Biological Therapy

Some patients with non-Hodgkin lymphoma may also receive drugs called biological therapy – treatments that improve the body’s defenses against the disease. For example, the drug rituximab, given by infusion, attaches itself to a molecule on the surface of cancerous B cells, inactivating the cancer cells. Side effects include fever, chills, itching or lightheadedness. 

Radiation Therapy

Radiation therapy uses high-energy rays to kill lymphoma cells by damaging the genetic material they contain. Some patients receive targeted radiation from a large machine aimed at the neck, armpits or other parts of the body affected by lymphoma. This type of therapy takes place five days a week for several weeks. Others may receive radiation directed to larger areas of the body. 

The side effects of radiation therapy, including fatigue, can depend on the dose of radiation and the part of the body that is treated. Skin in the area being treated may become red, dry, and tender. Hair loss in the treated area also may occur.

Bone Marrow Transplant  or Stem Cell Transplant 

A bone marrow transplant  or stem cell transplant gives a patient healthy stem cells – immature cells that grow into different parts of the blood – taken from the marrow, the soft, fatty tissue inside the bones, replacing bone marrow that is either not working properly or has been destroyed by chemotherapy or radiation. Stem cells may be taken from the patient before getting chemotherapy or radiation. They also may come from a relative or other donor, or from umbilical cord blood.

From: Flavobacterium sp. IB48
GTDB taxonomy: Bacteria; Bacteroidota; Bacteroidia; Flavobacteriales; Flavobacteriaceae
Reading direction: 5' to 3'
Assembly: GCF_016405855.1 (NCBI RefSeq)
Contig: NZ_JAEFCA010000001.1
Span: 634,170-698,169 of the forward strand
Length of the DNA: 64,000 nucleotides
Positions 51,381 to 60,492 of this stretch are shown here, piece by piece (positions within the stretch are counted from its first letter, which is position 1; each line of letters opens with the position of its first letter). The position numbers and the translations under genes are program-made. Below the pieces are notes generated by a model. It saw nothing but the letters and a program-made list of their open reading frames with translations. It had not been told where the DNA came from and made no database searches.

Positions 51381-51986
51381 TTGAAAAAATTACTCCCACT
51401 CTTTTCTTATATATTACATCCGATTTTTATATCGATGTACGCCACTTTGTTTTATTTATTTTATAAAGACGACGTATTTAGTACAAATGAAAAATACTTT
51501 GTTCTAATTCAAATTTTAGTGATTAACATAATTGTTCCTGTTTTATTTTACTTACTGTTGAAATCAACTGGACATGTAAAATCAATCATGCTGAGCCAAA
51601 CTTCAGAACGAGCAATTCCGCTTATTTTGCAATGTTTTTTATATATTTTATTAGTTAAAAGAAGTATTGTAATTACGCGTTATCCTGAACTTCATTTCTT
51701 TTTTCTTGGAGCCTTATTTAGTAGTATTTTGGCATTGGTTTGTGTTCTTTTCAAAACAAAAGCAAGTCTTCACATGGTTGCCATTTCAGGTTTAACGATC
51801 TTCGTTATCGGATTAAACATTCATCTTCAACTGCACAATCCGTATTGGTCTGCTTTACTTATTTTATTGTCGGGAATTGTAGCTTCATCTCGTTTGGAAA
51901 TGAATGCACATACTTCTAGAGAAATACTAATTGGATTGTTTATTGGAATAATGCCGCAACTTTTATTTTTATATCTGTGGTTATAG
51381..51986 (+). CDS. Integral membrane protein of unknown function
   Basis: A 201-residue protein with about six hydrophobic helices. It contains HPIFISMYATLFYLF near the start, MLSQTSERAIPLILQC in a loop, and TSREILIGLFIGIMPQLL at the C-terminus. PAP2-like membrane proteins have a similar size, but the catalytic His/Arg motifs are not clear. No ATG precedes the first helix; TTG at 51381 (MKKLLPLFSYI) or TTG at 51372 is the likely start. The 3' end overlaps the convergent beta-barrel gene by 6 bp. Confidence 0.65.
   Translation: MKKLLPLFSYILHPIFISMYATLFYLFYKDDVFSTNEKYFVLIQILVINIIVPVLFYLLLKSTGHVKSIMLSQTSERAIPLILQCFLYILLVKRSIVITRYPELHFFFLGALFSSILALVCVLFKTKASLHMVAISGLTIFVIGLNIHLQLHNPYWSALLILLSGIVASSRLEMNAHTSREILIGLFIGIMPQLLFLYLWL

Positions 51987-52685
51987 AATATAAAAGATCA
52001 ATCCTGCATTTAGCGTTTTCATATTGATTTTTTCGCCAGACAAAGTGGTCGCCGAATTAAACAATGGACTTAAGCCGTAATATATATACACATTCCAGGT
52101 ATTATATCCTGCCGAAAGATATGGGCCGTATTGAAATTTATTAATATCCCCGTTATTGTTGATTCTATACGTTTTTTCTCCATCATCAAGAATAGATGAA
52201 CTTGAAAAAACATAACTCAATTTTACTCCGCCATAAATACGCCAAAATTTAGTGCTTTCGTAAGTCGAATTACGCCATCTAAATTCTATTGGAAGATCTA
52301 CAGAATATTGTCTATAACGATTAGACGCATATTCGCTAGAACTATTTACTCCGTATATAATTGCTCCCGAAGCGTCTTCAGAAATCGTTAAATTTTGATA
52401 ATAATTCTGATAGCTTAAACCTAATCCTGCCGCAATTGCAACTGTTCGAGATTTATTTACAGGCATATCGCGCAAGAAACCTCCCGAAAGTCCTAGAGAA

Most patients get high doses of chemotherapy, radiation, or both, before the bone marrow transplant to kill any cancer cells that might remain and make room for new stem cells to grow. Doctors then deliver the stem cells through a tube injected into the bloodstream. They find their way into the bone marrow and begin reproducing to make healthy new blood cells. While receiving stem cells, patients may experience pain, chills, fever, hives, chest pain or other symptoms.


Researchers at Johns Hopkins Kimmel Cancer Center and other medical centers across the country are researching and testing novel vaccines to help fight lymphomas.

CAR-T is Now Available

CAR-T therapy is a type of immunotherapy that uses a person’s own immune cells, called T cells, and makes them stronger so they can identify and attack cancer cells. First, T cells are removed from a patient’s blood. Next, the cells are modified in a laboratory, adding the gene for a molecule receptor called a chimeric antigen receptor (CAR). Millions of these CAR-T cells are grown in the laboratory, and then given back to the patient through an infusion. These new cells can seek out cancer cells, attach to them and destroy them.


Lymphoma Survivorship

Lymphoma survivors may have lingering side effects such as bone or joint pain, numbness and tingling of the hands and feet (peripheral neuropathy), difficulty concentrating, fatigue, hot flashes, or night sweats. Remember that your body needs time to recover; effects like fatigue may last for a year or more. Premenopausal women may experience menopausal symptoms. Always discuss any health concerns and symptoms with your doctor.

As you recover, take charge of your health by eating healthy, exercising and reducing stress. Avoid tobacco and limit alcohol intake. Keep up with screenings for other cancers, like mammographies and colonoscopies.

Patients with non-Hodgkin and Hodgkin lymphomas are managed by the faculty of the Division of Hematologic Malignancies at the Sidney Kimmel Kimmel Comprehensive Cancer Center at The Johns Hopkins Hospital. More information on our Blood and Bone Marrow Cancers Program. The Lymphoma Research Foundation and The Leukemia and Lymphoma Society provide information and resources for patients and survivors.